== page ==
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interview introductions - how to perfect your personal pitch

Interview introductions: how to perfect your personal pitch

Knowing how to pitch your achievements and career goals at interviews, assessment centres and careers fairs could be crucial in landing yourself a graduate job. Read on to find out how to sell your skills with a quick introduction.

A personal pitch is basically a succinct introduction to yourself and your background. Having an outline pitch ready is a great confidence-booster for graduate interviews, networking events and careers fairs. The process of creating one also helps you to focus on what employers want and helps you specifically demonstrate how you meet their requirements.

60 seconds to make an impact

An elevator pitch is the typical example: imagine getting into an elevator and bumping into an influential person who could change your fortunes drastically. How would you sell yourself to them in the 60 seconds it takes for the lift to reach the ground floor and make sure they want to hear more?

In fact, this sort of exercise could crop up at an assessment centre, but here we're talking basics: being ready when an interviewer kicks-off proceedings by asking you to 'tell them a little bit about yourself'.

How to sum yourself up

Introducing yourself might sound simple, but it is easy to get flustered when you're under pressure. Set aside some time to prepare your pitch in advance.

First: 'tell us about yourself' doesn't mean you should share every detail of your life from your earliest childhood memory to your recent obsession with the new series of Game of Thrones. This question is generally aimed at relaxing you into the interview and gaining a brief overview of your academic and work background and why you want to work for them.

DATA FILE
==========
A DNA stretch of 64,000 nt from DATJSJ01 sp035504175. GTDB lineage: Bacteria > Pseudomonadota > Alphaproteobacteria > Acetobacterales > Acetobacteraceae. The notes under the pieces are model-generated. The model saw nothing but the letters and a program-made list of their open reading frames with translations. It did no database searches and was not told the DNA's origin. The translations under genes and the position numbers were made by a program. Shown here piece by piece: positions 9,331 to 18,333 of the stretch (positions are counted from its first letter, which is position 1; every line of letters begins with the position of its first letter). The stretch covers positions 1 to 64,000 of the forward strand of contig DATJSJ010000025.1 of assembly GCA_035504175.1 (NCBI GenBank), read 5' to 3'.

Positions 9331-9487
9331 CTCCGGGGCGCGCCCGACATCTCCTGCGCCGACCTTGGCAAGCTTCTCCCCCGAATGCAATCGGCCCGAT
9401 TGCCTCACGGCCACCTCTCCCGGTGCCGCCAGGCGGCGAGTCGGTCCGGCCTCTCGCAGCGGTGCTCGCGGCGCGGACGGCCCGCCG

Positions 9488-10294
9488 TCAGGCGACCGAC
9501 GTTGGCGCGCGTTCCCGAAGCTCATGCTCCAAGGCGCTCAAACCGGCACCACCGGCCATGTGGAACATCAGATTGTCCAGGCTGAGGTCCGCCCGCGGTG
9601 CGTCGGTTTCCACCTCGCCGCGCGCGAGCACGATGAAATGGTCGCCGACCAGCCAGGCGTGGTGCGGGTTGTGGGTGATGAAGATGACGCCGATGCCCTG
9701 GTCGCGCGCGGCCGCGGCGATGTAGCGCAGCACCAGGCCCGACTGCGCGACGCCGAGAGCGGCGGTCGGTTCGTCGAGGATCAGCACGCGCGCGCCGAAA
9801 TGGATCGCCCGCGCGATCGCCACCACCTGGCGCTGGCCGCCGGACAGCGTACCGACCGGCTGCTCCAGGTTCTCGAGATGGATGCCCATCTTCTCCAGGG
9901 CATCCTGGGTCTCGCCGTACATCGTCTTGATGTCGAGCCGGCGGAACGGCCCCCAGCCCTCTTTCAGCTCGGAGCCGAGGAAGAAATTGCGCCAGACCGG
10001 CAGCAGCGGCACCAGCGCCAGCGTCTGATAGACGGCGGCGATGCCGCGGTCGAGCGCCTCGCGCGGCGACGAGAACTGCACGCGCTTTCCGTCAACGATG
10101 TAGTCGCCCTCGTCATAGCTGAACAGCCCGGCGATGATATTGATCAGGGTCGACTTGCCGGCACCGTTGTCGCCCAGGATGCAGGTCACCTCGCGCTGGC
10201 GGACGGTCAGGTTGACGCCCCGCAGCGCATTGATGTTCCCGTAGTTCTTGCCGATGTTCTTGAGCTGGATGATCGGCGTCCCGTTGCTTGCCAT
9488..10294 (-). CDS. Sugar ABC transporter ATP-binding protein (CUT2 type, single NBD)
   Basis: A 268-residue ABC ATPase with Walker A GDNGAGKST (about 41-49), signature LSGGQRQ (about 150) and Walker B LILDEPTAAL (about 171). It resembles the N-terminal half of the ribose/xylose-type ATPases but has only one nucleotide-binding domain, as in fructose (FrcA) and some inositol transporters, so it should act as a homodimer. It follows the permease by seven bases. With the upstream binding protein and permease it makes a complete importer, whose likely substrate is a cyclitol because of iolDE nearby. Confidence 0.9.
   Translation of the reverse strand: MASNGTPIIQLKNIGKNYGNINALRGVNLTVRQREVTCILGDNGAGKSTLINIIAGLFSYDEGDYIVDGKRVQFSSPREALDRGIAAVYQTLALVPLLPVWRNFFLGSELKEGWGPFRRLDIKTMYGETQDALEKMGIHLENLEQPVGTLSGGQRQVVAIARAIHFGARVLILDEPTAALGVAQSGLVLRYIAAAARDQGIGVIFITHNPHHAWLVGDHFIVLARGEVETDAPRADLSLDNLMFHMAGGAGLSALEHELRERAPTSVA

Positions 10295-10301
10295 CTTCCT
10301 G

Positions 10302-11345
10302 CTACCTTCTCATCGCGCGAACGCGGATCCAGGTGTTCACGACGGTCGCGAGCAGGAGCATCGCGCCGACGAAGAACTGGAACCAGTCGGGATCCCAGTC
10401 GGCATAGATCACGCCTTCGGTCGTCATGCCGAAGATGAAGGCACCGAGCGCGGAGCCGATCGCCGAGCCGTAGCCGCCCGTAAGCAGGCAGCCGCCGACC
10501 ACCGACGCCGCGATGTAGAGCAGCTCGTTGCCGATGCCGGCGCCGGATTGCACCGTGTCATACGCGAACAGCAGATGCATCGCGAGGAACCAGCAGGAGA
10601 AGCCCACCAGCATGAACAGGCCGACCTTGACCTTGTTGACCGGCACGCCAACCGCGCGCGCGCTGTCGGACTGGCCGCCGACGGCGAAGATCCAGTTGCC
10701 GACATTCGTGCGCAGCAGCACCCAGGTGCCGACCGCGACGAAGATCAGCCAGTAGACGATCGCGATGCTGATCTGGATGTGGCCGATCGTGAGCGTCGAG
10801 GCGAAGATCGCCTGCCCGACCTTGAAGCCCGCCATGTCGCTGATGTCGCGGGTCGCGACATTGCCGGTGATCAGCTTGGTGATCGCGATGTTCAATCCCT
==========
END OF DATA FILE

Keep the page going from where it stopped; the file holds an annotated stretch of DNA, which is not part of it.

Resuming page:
Think about your top three or five experiences, at work, university or in your personal life. Consider the themes, personality traits and skills that come across through these experiences and which are the most important to get across to recruiters. Pick one or two experiences and themes that match the selection criteria for the job and focus on them throughout.

As a general rule, spend 75% of the pitch giving a brief run through of your academic and work history, making sure to highlight those top experiences, themes and skills. Round up your pitch by explaining why you want to work for the company and give some career goals that you could achieve through the position.

Practice your pitch

Find a willing volunteer and practice pitching yourself to them. It often helps to get a second opinion on the way you present as a friend will be able to point out any nervous habits, odd phrases, or achievements that you've missed out.

Strike a balance between ensuring you're well-practised but keeping it sounding natural. You don't want to recite it like a parrot, and being flexible means you can ad lib, should the occasion demand it.

Top tips for pitching:

  • Keep it short and snappy.
  • Keep it natural: breathe, smile and be yourself.
  • Avoid gimmicks: your pitch should reflect your professionalism.
  • Rehearse: practice makes perfect.
  • Adapt it for different audiences and occasions: tailor it for maximum impact.

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